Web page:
Keeping alive the legacy of Irish legends The Dubliners

The Dublin Legends on tour bring their new show to the White Rock Theatre in Hastings
The Dublin Legends on tour bring their new show to the White Rock Theatre in Hastings

Fans of The Dublin Legends – the new incarnation of The Dubliners – are made of stern stuff.

“We had a gig last night in Arbroath,” says band member Sean Cannon, “and a lady beside the theatre tripped and banged her head. She was in her 80s, and the paramedics were saying they wanted to take her away. But she insisted ‘I want to see the concert!’, and so they got one of the medical people to sit with her.

“We met her afterwards. She had a big lump in the middle of her forehead. That’s the kind of people we attract!” Sean laughs.

The band now heads south for a string of dates including Horsham’s Capitol on February 12; Hastings’ White Rock Theatre on February 13; and Brighton Theatre Royal on February 14.

The band lines up as Sean plus Eamonn Campbell, Gerry O’Connor and Paul Watchorn. Sean and Eamonn were members of The Dubliners for close to 30 years while Gerry joined them for the final part of their 50th anniversary tour.

“I got to know The Dubliners through the Midlands folk scene,” Sean recalls. “I would attend a concert and we would have a session afterwards that would last all the night.”

Effectively, Sean came in because of Luke Kelly’s deteriorating health. He had a brain tumour which would kill him.

“That took him away in January 1984. But I was in the band from 1982 because he was too unwell to travel. He had an operation in 1983 that relieved the pressure, but it was not totally operable. It gave him a bit of a lease of life until he took bad again in the autumn and had to give up.

“I thought I was just going to be three weeks in the band until he got better. I was 30 years. It’s like a dream now. I was never expecting that in my life! I was a solo performer on the folk scene in England for ten years before that.”

In 2012 the legendary Irish Folk group The Dubliners had celebrated 50 glorious years in the music business by receiving a Lifetime Achievement Award at the BBC Radio 2 Folk Awards.

They rapidly followed this accolade up with a sell-out concert tour of the UK, the highlight of which was a magical night at The Royal Albert Hall in London.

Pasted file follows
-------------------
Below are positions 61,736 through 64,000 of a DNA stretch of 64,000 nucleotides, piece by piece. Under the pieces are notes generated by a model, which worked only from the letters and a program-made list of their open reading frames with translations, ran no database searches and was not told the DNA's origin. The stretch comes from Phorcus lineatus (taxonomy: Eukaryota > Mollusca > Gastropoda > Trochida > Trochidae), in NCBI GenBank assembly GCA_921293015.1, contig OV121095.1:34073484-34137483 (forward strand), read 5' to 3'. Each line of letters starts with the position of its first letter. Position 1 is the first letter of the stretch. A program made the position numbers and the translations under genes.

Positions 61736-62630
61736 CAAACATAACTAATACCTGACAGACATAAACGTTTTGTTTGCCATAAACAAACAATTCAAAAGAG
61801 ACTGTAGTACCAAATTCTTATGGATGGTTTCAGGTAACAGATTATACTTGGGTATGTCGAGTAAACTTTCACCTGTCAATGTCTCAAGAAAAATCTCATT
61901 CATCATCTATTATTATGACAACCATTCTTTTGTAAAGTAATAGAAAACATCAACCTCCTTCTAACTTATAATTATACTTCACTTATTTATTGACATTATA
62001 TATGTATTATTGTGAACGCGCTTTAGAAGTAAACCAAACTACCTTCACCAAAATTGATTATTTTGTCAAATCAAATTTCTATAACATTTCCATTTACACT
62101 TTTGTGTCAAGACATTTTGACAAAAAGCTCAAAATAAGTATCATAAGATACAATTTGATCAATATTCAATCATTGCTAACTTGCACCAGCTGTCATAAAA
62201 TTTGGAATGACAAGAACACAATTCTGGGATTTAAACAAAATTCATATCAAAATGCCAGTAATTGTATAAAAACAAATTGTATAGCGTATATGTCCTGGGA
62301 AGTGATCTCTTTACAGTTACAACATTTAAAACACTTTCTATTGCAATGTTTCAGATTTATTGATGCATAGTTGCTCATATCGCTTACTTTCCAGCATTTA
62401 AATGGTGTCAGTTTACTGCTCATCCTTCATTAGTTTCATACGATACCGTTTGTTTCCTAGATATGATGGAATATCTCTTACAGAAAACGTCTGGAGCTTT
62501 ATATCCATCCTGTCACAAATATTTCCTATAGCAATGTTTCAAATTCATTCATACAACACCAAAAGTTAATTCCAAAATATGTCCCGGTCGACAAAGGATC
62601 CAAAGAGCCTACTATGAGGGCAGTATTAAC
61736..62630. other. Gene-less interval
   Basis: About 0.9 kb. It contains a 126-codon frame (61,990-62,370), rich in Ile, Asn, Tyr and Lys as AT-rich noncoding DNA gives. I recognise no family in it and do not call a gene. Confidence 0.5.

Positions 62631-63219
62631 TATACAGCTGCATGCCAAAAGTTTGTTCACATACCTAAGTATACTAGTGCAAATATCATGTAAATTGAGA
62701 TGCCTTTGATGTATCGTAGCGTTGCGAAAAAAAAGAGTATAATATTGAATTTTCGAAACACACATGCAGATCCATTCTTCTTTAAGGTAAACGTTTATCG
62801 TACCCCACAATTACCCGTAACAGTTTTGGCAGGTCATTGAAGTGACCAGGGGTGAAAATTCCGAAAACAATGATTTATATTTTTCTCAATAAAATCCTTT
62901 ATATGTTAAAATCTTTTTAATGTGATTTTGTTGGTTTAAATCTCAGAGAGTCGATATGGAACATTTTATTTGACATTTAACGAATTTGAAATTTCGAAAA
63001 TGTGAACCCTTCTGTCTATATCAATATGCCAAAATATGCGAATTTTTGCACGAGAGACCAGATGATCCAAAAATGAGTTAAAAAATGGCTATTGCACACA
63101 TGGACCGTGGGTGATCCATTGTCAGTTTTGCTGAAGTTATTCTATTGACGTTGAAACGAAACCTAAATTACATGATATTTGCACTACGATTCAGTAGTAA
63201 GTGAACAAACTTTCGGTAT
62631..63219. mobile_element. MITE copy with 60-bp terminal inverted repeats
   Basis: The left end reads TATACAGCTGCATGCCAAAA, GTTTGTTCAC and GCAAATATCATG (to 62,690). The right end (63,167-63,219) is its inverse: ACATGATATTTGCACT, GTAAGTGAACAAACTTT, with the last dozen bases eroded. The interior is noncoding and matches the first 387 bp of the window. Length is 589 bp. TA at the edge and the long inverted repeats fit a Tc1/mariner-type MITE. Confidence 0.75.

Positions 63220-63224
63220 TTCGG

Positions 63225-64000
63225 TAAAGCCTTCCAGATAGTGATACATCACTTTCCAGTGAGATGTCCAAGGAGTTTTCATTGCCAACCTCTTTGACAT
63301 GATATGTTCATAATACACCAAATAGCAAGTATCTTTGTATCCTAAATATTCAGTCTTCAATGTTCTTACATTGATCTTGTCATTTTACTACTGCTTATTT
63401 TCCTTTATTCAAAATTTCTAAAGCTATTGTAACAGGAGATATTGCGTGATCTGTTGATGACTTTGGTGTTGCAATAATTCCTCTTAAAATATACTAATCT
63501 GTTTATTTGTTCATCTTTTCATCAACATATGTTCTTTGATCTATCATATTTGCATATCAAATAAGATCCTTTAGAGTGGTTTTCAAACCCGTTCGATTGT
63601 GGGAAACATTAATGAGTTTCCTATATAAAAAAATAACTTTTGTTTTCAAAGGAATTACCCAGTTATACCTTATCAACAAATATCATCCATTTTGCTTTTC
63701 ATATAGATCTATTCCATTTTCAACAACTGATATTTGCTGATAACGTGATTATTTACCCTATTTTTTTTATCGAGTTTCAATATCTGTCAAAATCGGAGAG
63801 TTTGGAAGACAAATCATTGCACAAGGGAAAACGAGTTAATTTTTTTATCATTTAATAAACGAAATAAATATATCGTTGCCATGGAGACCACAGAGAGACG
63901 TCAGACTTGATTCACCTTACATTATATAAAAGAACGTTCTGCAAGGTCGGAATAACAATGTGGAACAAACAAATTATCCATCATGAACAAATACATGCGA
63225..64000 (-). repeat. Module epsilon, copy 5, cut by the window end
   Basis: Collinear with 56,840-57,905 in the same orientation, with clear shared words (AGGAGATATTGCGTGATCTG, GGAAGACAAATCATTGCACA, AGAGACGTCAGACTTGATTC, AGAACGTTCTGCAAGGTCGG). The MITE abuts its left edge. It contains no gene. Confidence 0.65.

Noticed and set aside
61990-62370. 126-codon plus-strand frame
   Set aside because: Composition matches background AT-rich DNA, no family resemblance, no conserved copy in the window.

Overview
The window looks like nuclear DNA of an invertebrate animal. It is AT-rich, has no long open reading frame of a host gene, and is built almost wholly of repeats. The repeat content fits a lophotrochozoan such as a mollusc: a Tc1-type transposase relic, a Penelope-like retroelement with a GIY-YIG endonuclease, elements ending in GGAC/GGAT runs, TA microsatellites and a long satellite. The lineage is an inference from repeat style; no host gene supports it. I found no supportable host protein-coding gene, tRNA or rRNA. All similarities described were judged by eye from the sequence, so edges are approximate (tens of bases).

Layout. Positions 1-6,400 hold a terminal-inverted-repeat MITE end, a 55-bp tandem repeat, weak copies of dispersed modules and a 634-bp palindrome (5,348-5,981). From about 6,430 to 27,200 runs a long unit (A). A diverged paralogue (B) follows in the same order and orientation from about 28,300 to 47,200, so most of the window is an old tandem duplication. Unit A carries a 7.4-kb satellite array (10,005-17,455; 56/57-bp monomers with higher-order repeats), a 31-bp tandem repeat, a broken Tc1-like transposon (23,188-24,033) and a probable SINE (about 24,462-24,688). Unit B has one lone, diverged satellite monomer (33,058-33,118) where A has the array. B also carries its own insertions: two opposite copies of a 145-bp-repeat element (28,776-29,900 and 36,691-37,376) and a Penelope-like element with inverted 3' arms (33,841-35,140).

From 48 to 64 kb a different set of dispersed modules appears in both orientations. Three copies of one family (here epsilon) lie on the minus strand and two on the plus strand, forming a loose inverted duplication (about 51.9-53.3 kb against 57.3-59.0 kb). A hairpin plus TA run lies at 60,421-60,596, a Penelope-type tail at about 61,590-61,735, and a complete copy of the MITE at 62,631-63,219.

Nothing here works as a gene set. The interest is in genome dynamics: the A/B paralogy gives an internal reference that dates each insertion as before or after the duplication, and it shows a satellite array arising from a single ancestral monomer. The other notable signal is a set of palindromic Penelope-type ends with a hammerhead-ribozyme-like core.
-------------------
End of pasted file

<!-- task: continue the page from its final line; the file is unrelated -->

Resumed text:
But crisis for the band came with the death of Barney McKenna: “He passed away in the April, and we did the commitments that we had for the rest of the year. We got Gerry in as a replacement, but what happened was that there was then only one original member of the band left, and that was John Sheahan.

“In that period after Barney died, John decided that he was going to retire after 50 years on the road, which was quite reasonable. The rest of us decided that we would carry on and give it a go, and that’s what we did. We changed the name from The Dubliners to The Dublin Legends. To be honest, there were no original members left, and we didn’t want to a tribute band, so we started again with a new name. But we do a lot of the old Dubliners’ material. We do what people want to hear.”

And so the legacy continues, started by Ronnie Drew, Luke Kelly, Ciaran Bourke, Barney McKenna and John Sheahan back in Dublin 1962.

You can expect classics including Whiskey in The Jar, Dirty Old Town, The Wild Rover, Seven Drunken Nights, The Rare Auld Times, Finnegan’s Wake, Molly Malone, The Monto, Hand Me Down Me Bible, The Irish Rover, Black Velvet Band and many more, as the Dublin Legends keep alive the much-treasured music of that iconic band created half a century ago.

As Barney himself once said: “It’s Too Late To Stop Now” and with that admission the lads are looking forward to entertaining and meeting old friends, new supporters and devoted fans in venues all over the globe, and will continue to play all the songs and ballads known by so many.